Important calendar events
The dollar withdrew last week, with the dollar index falling below the 105 level, after lower-than-expected US inflation data. US Bond yields remained high, with the US 10-year treasury note yielding above 2.8% at the end of the week.
Last week, US CPI and PPI data showed that inflation in the US is dropping at a faster rate than anticipated. Inflation seems to have cooled down in July, aided by the aggressive efforts of the Federal Reserve. CPI in July did not increase for the first time this year, after going up by 1.3% in June. US inflation remains at a multi-decade high of 9.1%, but its ascend seems to have been arrested for the time being. PPI declined in July, reaching -0.5% compared to 1.1% in June, as fuel costs have been decreasing since late June.
Recession fears were alleviated last week, as lower-than-expected inflation rates sparked hopes of economic recovery. The safe-haven dollar retreated, especially since cooling inflation removes some of the pressure on the Federal Reserve to increase interest rates.
Last week’s inflation data are likely to play a decisive role in the Fed’s rate hike in September. Already markets are moderating their expectations, as the sudden drop in inflation may induce the Fed to hold back from an aggressive monetary tightening. Reports of a shift in Fed policy have dampened expectations of another 75-bps rate hike in September, with odds in favor of a more conservative 50-bps increase in interest rates.
FOMC members however have pointed out that price pressures remain intense, necessitating aggressive tightening. FOMC members’ comments last week were more hawkish than expected, not ruling out the possibility of a 75-bp rate hike in September.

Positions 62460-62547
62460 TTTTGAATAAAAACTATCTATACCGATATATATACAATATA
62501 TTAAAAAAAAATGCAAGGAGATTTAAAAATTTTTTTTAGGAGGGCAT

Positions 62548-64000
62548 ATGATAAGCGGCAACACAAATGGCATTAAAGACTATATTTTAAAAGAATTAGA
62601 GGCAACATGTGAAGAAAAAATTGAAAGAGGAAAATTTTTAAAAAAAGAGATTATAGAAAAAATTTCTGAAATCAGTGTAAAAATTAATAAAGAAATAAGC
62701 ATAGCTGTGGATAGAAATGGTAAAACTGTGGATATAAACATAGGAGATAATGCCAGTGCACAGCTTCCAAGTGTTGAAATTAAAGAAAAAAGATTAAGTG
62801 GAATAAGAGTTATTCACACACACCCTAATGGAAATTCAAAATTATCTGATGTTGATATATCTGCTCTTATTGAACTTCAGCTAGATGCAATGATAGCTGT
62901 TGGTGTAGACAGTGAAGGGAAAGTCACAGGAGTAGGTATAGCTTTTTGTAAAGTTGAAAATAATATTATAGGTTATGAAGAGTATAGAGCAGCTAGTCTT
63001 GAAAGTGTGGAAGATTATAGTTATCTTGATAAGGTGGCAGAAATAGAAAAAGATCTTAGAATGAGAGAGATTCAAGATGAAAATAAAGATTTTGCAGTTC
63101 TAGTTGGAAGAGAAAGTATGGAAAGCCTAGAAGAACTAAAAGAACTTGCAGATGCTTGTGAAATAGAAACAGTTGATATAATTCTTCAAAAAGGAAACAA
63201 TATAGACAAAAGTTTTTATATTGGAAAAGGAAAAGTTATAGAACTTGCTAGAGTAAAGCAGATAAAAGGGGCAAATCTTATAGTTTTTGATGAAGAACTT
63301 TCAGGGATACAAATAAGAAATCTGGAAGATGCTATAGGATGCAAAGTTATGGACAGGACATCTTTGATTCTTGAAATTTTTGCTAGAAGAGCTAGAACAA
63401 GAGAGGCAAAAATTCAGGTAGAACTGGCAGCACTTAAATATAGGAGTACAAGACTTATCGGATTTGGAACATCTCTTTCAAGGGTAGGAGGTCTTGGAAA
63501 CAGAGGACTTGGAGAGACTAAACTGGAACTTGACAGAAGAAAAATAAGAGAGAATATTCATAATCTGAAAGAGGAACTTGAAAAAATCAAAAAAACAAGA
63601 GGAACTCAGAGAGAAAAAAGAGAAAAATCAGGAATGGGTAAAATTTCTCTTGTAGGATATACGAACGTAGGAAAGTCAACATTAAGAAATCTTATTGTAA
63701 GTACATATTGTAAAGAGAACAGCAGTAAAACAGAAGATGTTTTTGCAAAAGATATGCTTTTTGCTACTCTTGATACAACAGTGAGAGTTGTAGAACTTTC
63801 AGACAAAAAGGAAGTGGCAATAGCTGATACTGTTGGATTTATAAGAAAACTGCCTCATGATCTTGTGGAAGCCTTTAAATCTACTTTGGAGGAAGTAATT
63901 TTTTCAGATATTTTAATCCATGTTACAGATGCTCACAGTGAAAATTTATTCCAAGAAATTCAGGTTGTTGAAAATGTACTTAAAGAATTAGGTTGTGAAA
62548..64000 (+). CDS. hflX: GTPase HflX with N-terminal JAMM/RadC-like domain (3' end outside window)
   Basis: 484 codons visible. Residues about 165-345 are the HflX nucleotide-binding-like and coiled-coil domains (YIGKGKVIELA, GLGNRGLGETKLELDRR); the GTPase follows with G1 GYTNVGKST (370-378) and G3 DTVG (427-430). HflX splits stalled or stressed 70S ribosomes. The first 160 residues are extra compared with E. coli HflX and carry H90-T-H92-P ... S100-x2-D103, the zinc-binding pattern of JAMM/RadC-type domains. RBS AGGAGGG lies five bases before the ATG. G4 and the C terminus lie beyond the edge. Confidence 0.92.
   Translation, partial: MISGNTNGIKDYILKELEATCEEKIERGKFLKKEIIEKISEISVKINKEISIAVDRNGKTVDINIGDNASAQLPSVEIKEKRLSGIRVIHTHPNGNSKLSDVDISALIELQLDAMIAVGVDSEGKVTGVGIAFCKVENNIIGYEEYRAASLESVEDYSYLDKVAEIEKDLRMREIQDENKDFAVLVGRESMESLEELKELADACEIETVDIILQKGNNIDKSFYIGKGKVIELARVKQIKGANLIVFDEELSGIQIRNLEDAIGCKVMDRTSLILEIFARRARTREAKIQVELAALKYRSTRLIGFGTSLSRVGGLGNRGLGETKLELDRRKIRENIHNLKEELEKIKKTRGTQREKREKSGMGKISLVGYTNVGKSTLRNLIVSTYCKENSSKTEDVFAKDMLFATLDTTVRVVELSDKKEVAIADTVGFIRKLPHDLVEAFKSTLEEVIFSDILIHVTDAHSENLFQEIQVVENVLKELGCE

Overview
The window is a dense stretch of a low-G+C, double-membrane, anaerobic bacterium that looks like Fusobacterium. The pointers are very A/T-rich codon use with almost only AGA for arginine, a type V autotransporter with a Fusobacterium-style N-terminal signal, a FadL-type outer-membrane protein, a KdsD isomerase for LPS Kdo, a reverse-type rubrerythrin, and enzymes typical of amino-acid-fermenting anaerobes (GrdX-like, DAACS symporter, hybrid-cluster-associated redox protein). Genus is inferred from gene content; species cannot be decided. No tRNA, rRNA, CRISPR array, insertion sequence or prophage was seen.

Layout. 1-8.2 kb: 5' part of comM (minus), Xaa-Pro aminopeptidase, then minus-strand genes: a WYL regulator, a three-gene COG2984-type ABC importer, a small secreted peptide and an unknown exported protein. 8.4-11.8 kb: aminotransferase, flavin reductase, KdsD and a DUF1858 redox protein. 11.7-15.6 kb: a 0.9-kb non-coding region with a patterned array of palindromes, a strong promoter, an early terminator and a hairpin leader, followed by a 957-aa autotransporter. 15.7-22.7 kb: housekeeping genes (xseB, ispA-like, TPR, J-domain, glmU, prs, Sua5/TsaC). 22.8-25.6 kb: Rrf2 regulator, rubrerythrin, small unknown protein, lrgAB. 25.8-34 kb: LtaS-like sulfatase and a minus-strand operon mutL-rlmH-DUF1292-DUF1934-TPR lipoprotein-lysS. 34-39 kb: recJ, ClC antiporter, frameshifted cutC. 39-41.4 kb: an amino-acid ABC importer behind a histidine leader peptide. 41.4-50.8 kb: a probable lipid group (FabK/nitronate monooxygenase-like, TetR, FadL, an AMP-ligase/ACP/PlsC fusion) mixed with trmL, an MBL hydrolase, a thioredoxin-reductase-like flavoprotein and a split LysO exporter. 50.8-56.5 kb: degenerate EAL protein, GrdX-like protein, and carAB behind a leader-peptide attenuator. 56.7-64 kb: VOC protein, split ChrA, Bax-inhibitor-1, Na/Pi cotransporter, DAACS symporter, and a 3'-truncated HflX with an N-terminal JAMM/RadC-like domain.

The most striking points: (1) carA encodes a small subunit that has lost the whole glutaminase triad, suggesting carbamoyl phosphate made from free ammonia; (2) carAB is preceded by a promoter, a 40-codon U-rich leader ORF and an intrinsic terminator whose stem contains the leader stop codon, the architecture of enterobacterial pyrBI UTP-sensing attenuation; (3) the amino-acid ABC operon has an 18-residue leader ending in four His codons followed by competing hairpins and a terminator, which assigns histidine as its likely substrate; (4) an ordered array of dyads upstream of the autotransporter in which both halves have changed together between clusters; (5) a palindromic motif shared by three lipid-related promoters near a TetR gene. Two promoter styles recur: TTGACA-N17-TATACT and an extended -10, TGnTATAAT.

In its latest policy meeting, the US Federal Reserve raised its interest rate by 75-base points in an attempt to rein in inflation. The Fed seems to be gradually moderating its stance, however, as it is tasked with battling soaring inflation without the benefit of a strong economic background. A robust economic outlook is required to enable the Fed to tighten its monetary policy further. Economic data however indicate that the US economy is still fragile and may not be able to withstand aggressive tightening.
Several economic indicators this week may provide more insight into the US economic outlook and are likely to affect the dollar. Market participants this week will focus on the FOMC meeting minutes due to be released on the 17th, in an attempt to gauge the Fed’s future policy direction. Fed member speeches this week may also cause volatility in dollar prices.
The Euro spiked last week after the release of the US inflation data. EUR/USD pushed past the 1.027 level resistance, climbing to 1.036 last Wednesday, but gradually retreated later in the week, finally closing near 1.025 on Friday. If the currency pair goes up, it may encounter resistance again at 1.027 and further up at 1.050. If the EUR/USD withdraws, it may find support at 1.010 and further down at the parity level of 1.000.